FCC Commissioners, Comcast Trade Views In "Packet Discrimination" Hearings
After today's FCC hearings on Internet "traffic-shaping," it sure sounds that that FCC chair Kevin Martin isn't sounding as tolerant of those types of bandwidth management practices as some free marketers thought he would be.
Referring to the practice often decried as "packet discrimination," Martin said, They must be conducted in an open and transparent way. “While networks may have reasonable practices, they obviously cannot operate without taking some reasonable steps but that does not mean they can arbitrarily block access to certain services.”
Commonly viewed as more pro-regulatory than Martin, fellow FCC Commissioner Michael Copps came down even harder today on the practice- which Comcast has admitted to and defended today as necessary tools to avoid network chokepoints.
“The time has come for a specific enforceable principle of nondiscrimination at the F.C.C.,” Copps said. “Our job is to figure out where you draw the line between unreasonable discrimination and reasonable network management.”
Not surprisingly, though, Comcast's testimony clearly reflected a diamatrically opposed view on the traffic shaping issue.
“Independent research has shown that it takes as few as 15 active BitTorrent users uploading content in a particular geographic area to create congestion sufficient to degrade the experience of the hundreds of other users in that area,” Comcast executive vice-president David L. Cohen said in written testimony.“Bandwidth-intensive activities not only degrade other less-intense uses, but also significantly interfere with thousands of Internet companies’ businesses.”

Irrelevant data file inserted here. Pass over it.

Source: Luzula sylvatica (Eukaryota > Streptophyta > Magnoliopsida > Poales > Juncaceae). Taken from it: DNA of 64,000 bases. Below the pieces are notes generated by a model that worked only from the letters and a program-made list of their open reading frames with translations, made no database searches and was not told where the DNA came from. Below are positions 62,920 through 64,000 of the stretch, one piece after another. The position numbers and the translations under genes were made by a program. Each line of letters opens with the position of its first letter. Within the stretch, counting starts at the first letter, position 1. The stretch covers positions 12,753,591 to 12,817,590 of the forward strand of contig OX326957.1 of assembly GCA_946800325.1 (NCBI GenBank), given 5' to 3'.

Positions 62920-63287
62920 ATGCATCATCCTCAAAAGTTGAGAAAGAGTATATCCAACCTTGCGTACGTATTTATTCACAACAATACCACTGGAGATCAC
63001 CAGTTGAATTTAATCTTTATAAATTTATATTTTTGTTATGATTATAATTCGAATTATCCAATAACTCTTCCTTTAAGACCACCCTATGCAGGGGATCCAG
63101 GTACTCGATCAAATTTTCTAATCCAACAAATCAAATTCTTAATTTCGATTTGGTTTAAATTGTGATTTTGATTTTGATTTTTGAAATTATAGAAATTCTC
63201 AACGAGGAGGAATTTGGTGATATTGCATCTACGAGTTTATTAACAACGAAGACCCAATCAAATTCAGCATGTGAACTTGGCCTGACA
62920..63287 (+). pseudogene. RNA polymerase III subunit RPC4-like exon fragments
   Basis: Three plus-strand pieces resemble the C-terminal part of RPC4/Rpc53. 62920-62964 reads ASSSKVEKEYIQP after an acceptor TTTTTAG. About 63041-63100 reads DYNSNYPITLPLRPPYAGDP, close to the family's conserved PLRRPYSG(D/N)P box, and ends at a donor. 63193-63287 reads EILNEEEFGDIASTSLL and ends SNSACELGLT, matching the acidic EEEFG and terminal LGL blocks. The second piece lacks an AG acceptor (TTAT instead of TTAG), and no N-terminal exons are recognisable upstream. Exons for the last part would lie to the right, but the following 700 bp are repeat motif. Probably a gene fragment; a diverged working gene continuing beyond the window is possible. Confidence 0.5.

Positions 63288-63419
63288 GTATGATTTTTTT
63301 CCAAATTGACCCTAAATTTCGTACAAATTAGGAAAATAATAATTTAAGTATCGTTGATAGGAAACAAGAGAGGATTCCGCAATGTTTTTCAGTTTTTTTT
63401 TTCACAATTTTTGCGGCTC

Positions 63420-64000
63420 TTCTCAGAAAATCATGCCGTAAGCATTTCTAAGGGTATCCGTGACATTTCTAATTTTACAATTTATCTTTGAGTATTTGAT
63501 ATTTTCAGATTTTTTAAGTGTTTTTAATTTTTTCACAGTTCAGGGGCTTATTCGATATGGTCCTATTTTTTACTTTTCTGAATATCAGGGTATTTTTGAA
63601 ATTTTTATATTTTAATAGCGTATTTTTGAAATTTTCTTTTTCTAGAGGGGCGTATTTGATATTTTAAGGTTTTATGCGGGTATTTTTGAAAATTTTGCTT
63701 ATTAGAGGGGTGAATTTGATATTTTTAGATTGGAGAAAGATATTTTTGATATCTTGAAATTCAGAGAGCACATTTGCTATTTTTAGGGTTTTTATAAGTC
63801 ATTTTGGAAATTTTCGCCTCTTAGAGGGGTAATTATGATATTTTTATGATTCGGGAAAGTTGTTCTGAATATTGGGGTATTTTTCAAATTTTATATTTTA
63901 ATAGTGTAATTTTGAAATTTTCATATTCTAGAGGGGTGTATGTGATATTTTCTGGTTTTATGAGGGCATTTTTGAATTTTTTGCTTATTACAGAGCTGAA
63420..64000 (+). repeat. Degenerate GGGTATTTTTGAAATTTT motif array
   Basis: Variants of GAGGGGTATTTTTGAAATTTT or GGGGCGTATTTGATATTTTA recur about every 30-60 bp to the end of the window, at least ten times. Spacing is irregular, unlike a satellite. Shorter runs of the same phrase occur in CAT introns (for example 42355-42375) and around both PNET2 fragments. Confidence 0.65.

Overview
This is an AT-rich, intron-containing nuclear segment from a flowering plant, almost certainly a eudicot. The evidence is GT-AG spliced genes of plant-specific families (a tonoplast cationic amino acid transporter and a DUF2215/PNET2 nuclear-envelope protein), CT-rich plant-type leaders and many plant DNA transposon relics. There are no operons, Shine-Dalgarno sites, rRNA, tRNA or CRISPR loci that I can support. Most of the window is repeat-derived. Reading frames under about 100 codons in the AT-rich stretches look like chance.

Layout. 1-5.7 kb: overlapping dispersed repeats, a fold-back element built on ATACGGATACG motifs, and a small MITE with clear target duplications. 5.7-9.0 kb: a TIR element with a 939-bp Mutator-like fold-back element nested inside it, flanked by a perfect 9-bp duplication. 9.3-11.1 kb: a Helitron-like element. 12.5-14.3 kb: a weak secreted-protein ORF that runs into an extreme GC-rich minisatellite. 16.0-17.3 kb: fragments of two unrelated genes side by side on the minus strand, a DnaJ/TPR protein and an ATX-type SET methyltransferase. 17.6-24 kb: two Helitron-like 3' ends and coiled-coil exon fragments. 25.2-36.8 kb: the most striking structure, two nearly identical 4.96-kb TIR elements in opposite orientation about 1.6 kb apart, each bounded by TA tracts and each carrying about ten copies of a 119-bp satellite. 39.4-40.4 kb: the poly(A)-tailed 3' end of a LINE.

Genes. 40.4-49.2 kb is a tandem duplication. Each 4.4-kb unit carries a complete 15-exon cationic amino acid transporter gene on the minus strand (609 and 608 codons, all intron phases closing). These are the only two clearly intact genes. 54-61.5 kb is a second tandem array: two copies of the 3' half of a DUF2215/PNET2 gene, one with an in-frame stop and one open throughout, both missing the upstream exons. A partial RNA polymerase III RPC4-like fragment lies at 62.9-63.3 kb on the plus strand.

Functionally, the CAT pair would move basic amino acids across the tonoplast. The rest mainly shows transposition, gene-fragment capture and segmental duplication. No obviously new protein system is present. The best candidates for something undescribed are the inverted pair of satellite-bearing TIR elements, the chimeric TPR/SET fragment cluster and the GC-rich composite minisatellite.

“Far from managing our network in a discriminatory way to benefit our own offerings — other than managing our network to make our high-speed Internet service faster and better — our limited network management practices ensure that everyone else’s applications and services, even those that may compete with our services and use P2P protocols, work,” Cohen added.
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